(Water on the Lungs)En Español (Spanish Version)
Pleural effusion is the buildup of excess fluid in the space between the pleura. The pleura are two thin, moist membranes around the lungs. There are two layers of pleura:
- Inner layer—attached to the outside of the lungs
- Outer layer—lines the inside of the rib cage
There are two types of effusion: transudative and exudative , each having unique diagnostic properties. The two types have different causes, but in both cases, excess fluid prevents the lungs from fully expanding and causes shortness of breath.
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Effusion is usually caused by disease or injury. The two types have different causes:
Causes of Transudative Effusion
- Heart failure
- Liver disease
- Kidney disease
- A large shift in body fluids, such as during childbirth
- Presence of a tumor
A risk factor is something that increases your chance of getting a disease or condition.
- Pneumonia, tuberculosis, or other lung diseases
- Heart attack , heart failure, or infections such as pericarditis , recent cardiac surgery
- Inflammation or infection of the pleura
- Liver disease
- Connective tissue diseases, such as rheumatoid arthritis and lupus
- Cancers, such as lung, breast, lymphoma, or mesothelioma
- Chest injury or trauma
- Radiation therapy
- Pulmonary embolus (blood clot in the lungs)
- Abdominal infections or pancreatitis
Surgery, especially involving
- Organ transplantation
Some types of pleural effusion do not cause symptoms. Others cause a variety of symptoms, including:
- Shortness of breath
- Chest pain
- Stomach discomfort
- Coughing up blood
- Shallow breathing
- Rapid pulse or breathing rate
- Weight loss
- Fever, chills, or sweating
The doctor will ask about your symptoms and medical history, and perform a physical exam. This may include listening to or tapping on your chest.
Tests may include:
- Chest x-ray—a test that uses radiation to take a picture of structures inside the chest
- Ultrasound—a test that uses sound waves to examine structures inside the chest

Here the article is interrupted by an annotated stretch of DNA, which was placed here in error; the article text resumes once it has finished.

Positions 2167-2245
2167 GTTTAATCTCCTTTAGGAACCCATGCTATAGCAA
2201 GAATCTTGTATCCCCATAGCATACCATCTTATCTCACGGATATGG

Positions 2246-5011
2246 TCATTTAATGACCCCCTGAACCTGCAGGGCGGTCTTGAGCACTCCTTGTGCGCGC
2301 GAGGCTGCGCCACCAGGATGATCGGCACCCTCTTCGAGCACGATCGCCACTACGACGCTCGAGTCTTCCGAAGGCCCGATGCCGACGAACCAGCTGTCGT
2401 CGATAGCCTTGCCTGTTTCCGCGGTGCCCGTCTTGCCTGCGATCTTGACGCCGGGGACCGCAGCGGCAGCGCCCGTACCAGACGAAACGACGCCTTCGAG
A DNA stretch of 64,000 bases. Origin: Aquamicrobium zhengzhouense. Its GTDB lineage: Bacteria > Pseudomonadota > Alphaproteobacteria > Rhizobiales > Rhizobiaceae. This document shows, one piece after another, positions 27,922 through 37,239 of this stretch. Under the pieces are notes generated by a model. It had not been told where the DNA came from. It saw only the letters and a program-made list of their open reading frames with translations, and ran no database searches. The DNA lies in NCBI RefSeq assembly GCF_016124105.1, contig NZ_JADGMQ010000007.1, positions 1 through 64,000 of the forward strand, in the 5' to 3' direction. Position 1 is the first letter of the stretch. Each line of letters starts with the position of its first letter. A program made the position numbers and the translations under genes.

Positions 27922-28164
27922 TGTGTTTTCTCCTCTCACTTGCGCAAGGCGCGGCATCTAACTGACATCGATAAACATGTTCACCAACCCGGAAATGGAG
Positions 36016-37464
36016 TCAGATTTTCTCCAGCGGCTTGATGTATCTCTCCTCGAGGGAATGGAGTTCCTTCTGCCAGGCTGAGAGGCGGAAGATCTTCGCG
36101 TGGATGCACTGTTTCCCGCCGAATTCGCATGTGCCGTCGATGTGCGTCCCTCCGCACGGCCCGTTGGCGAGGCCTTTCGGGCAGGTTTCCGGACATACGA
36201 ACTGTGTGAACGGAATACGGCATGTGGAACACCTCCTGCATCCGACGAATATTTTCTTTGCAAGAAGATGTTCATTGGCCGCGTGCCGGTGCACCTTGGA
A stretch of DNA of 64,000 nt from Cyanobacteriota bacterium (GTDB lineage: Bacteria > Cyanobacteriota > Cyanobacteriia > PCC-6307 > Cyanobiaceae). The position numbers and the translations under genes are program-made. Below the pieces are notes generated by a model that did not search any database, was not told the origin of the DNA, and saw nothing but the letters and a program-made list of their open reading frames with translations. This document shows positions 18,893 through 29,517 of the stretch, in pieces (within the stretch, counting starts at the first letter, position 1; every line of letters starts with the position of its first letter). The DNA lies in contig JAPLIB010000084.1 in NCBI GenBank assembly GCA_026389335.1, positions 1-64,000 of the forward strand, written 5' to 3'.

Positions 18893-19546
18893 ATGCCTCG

- CT scan—a type of x-ray that uses a computer to make pictures of structures in the chest
- Thoracentesis—fluid sample extracted from the pleural space around the lungs with a needle
- Pulmonary function tests—to check breathing ability
- Biopsy—removal of a sample of pleural tissue for testing
Treatment is usually aimed at treating the underlying cause. If breathing is impaired, breathing treatments or supplemental oxygen may be given. The pleural effusion may be drained by inserting a needle into the area and withdrawing fluid (therapeutic thoracentesis) or by inserting a chest tube (tube thoracostomy) into the side of your chest and leaving it in place for several days, eventually attached to suction.
In some cases, the doctor may recommend chemical pleurodesis. During this procedure, a chemical is injected into the pleural space to permanently seal the two layers of the pleura together. This may help prevent further fluid build up.
American Lung Association
National Heart, Lung, and Blood Institute, National Institutes of Health (NIH)
BC Health Guide
The Canadian Lung Association
Celli, Bartolome R. Diseases of the diaphragm, chest wall, pleura, and mediastinum. Cecil Medicine . 23rd ed. Philadelphia, PA: Saunders; 2007.
Pleural effusion. eMedicine Journal. August 20, 2001.
Pleural effusion. The Pulmonology Channel website. Available at: http://www.pulmonologychannel.com/ .
Last reviewed November 2007 by Rosalyn Carson-DeWitt, MD
Please be aware that this information is provided to supplement the care provided by your physician. It is neither intended nor implied to be a substitute for professional medical advice. CALL YOUR HEALTHCARE PROVIDER IMMEDIATELY IF YOU THINK YOU MAY HAVE A MEDICAL EMERGENCY. Always seek the advice of your physician or other qualified health provider prior to starting any new treatment or with any questions you may have regarding a medical condition.
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